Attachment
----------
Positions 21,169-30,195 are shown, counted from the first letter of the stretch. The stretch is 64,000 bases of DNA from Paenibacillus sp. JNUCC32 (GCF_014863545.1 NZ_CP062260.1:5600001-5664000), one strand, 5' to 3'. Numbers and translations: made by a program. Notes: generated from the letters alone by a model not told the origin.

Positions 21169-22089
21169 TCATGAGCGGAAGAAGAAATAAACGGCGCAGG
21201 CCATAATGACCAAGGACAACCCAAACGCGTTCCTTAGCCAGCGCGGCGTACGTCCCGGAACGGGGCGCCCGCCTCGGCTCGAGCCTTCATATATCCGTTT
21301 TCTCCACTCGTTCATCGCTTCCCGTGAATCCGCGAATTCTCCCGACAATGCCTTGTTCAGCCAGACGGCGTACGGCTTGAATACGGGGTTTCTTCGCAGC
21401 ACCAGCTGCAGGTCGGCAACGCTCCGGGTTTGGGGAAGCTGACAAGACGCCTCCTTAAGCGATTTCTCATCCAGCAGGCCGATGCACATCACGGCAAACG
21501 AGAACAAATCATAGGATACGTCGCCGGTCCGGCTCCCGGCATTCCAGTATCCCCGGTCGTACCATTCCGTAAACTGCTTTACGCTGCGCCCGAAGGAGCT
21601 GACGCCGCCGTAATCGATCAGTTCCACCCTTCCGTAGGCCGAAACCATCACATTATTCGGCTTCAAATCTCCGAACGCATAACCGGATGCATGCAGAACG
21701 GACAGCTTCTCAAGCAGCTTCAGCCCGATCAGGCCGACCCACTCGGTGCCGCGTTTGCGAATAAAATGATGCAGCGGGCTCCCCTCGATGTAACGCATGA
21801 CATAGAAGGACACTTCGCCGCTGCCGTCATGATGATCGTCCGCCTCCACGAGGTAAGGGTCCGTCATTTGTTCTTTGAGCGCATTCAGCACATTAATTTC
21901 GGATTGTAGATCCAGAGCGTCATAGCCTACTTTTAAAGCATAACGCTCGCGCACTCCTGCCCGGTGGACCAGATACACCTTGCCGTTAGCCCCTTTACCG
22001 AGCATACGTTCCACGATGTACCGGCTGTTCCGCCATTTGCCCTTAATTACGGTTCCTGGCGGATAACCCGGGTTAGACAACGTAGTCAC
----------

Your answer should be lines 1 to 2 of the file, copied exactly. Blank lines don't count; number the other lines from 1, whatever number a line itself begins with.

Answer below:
Positions 21,169-30,195 are shown, counted from the first letter of the stretch. The stretch is 64,000 bases of DNA from Paenibacillus sp. JNUCC32 (GCF_014863545.1 NZ_CP062260.1:5600001-5664000), one strand, 5' to 3'. Numbers and translations: made by a program. Notes: generated from the letters alone by a model not told the origin.

Positions 21169-22089